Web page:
CURTIS PETTIT: The article that I saw, it looked like Southwest had, had this sort of problem before, maybe not quite as bad, and they suggested that other airlines had similar problems. It certainly seems bad when it affects you, but based on the article I read, it didn’t seem like it was any worse than a hurricane or Nor’easter or something hitting one part of the country and just throwing their entire system off. I suspect that the airlines are being squeezed right now, in terms of their profit margins. So, any sort of delay has huge ripple effects all over their system.

PERZE ABABA: I found this different article. There’s some hints about what actually happened, where no one can get into the “computer system,” seems to be very generic for me, but then when you look at what they were actually doing, apparently they were writing boarding tickets by hand, among other things. When the computer system went online, it took them a couple more hours before they were able to smooth things out. That seems to be. I want to echo what Michael was saying that, “Look, we are at a time where we have deeper relationships with software, whether we like it or not,” and most banks, most financial companies, they actually have this exercise down to the wire where they do a lot of premortems. They do a lot of disaster recoveries. You’d think that an airline company would actually also this. It’s a bit surprising that we hear this too often on systems that are kind of outside of their planes but still affect that relationship.

MATTHEW HEUSSER: A couple interesting things here. Delta has a slightly different model. If you’ve flown Delta, most of your commuter hop, they actually partner with somebody else. So, you’ll make your own company called “West Michigan Air” and you’ll own like five routes. You’ll own Grand Rapids to Detroit. You’ll own Grand Rapids to Chicago. You’ll own Grand Rapids to Atlanta. And then, you’ll operate yourself as your own carrier, and of course, their computers tell you where to go, what to do. Every day, every week, you can download your suggested travel plans. If the website goes down, all of the local carriers can operate independently. It’s like a hub-and-spoke kind of strategy. So, I wonder if there could be a way of structuring your business to continue when systems are down. How many gas stations have you been to that could operate credit cards, if the credit card readers went down? In the 1990s, you used to have these little things that you’d put the credit card in and you’d swipe it back and forth and you get triple kit. I don’t think those exist anymore.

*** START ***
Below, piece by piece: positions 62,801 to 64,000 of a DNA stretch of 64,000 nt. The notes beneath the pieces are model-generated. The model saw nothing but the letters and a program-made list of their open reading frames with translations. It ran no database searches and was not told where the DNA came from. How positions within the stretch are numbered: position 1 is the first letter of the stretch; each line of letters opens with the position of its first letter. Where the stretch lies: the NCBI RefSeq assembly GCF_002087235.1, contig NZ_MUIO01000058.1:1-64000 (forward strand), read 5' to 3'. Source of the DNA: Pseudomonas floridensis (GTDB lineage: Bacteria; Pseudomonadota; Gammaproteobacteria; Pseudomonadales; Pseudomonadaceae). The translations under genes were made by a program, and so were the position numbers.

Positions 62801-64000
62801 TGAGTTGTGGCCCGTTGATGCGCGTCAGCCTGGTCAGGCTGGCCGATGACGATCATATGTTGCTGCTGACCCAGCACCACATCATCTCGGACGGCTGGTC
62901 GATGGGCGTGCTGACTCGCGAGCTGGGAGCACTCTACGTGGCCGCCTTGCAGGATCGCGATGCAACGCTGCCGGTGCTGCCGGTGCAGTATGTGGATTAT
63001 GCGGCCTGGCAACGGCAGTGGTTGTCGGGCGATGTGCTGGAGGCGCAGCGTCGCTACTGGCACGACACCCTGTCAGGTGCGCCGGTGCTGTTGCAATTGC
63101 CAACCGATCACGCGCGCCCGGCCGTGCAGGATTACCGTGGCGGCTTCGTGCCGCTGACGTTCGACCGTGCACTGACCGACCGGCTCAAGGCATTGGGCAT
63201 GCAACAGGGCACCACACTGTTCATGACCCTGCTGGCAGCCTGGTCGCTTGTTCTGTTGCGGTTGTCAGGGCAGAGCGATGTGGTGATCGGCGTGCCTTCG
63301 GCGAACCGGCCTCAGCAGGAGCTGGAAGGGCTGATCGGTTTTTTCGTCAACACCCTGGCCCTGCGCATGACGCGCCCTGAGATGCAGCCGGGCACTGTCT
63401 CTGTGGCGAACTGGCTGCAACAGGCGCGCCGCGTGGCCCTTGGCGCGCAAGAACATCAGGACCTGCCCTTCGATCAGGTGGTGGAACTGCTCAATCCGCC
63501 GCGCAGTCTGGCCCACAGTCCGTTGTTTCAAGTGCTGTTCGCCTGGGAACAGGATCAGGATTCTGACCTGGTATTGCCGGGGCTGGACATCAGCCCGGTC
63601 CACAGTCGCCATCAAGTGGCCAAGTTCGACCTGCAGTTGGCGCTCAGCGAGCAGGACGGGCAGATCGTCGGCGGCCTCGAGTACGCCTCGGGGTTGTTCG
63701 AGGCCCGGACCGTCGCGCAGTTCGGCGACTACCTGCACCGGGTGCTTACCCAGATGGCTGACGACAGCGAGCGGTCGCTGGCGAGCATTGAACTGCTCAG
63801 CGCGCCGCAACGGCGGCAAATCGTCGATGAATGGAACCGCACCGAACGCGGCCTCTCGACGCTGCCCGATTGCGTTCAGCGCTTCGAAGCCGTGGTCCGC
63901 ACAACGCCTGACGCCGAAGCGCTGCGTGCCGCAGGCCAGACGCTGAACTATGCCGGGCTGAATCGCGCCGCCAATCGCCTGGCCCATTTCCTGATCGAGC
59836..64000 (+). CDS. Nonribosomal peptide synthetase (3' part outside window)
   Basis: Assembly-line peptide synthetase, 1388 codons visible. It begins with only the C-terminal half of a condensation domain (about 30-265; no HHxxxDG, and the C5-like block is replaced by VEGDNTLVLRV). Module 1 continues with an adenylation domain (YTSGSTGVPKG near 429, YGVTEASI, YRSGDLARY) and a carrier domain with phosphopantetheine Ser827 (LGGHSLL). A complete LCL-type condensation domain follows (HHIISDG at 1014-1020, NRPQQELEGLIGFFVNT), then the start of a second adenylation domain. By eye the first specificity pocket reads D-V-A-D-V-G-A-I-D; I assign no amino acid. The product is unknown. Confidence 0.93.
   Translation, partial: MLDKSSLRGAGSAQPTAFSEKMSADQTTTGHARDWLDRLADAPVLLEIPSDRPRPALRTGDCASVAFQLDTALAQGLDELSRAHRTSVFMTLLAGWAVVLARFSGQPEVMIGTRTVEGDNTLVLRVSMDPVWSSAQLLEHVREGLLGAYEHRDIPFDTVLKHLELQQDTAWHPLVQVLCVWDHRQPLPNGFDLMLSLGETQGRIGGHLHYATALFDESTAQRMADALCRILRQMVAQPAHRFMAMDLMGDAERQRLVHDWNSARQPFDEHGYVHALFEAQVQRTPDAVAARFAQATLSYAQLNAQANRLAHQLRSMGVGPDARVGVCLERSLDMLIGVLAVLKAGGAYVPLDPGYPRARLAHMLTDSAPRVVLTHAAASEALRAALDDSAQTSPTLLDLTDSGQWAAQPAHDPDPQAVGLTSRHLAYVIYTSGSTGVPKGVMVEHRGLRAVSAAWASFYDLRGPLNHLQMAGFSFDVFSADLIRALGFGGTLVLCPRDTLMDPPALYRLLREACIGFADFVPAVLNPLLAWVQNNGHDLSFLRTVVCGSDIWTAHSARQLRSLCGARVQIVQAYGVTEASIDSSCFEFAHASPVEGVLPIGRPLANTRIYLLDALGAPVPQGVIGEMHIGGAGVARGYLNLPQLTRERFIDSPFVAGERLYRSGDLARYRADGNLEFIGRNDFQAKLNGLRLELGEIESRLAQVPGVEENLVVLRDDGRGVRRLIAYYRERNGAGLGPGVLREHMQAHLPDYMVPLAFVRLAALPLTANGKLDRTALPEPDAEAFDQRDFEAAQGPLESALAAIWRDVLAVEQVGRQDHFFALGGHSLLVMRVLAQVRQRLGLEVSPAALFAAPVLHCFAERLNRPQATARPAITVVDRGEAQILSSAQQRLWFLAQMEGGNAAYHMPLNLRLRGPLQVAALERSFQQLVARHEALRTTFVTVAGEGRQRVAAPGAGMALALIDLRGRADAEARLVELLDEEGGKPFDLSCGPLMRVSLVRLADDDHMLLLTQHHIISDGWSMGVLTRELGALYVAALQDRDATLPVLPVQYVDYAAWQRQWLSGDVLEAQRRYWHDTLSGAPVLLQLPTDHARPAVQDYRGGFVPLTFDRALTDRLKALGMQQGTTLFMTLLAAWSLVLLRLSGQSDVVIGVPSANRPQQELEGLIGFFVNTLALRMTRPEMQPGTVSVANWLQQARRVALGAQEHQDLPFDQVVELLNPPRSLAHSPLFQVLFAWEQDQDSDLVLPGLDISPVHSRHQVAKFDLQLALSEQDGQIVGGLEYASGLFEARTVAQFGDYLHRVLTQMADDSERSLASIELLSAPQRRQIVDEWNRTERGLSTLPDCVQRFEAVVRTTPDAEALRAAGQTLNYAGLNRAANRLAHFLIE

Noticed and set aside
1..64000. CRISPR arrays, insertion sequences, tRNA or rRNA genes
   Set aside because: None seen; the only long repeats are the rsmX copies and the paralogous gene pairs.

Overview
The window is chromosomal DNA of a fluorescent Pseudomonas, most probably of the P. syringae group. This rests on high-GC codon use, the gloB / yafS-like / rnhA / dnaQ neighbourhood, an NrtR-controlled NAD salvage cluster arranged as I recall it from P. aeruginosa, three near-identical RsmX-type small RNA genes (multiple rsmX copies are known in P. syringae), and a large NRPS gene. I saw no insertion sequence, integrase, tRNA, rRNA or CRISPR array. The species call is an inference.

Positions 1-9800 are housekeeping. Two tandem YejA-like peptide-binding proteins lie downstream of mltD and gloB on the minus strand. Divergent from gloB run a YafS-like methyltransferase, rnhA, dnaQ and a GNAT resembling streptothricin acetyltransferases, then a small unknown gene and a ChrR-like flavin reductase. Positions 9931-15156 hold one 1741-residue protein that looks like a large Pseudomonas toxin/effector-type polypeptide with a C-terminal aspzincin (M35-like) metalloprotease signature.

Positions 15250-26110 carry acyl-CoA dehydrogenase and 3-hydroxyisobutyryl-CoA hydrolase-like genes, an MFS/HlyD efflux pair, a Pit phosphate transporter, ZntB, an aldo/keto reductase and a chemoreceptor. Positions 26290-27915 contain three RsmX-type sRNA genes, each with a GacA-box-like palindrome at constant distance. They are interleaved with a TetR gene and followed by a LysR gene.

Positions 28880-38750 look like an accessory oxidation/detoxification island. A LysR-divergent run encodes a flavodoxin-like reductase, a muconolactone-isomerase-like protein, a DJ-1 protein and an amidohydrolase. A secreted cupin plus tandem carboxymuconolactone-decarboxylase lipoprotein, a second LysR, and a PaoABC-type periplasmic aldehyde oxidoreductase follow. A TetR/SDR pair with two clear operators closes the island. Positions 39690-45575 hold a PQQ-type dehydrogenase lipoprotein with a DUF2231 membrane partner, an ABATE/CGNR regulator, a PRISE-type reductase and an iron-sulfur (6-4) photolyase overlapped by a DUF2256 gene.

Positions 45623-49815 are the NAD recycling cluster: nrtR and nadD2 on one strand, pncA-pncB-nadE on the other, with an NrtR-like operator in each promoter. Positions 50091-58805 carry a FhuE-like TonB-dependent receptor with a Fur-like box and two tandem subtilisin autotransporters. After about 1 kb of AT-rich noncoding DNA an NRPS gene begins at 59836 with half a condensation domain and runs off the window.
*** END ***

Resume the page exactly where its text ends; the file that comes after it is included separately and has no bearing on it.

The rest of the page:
MICHAEL LARSEN: They do exist. A few weeks ago, I actually did run into a place where their card reader was down, and they did actually still have the device for doing the swipe‑over.

MATTHEW HEUSSER: Was it in New Mexico though?


MATTHEW HEUSSER: Was it somewhere off the beaten path that still sort has—like Colorado—this kind of mountain-man culture.

MICHAEL LARSEN: That is a good point. It’s a good thing that I have a card that still has raised bumps. I happen to have one that doesn’t. So, they’d have a hard time, [LAUGHTER], running that machine on that other card, if I had to run it.

PERZE ABABA: I can actually attest to that too. So Matt, when we were at Orcas for the Reinventing Testers Conference, on our last day, Marina’s Restaurant, the credit card system actually went down. So, there was sort of a line, and they only had one machine. There were multiple people there at that time, and we had to go through that swiping-crunching action so we can actually pay.

MATTHEW HEUSSER: Orcas Island, when it gets covered in snow or covered in rain, they lose connection with the outside world, and they’ve got have a backup. So, I guess the lesson there is: When the consequences are grave, we as a society are still capable of investigating that kind of thing, and I think that’s an important question to ask on any project, right, “What are we going to do if the system goes down? What if the FTD fails? PayPal is down, and we can’t take payments, what do we do?” The answer might be, “We’re dead in the water. That’s how it works. We’re on AWS. If AWS is down, we are. That’s how it works.” So, it’s Netflix. But, at least, you asked the question.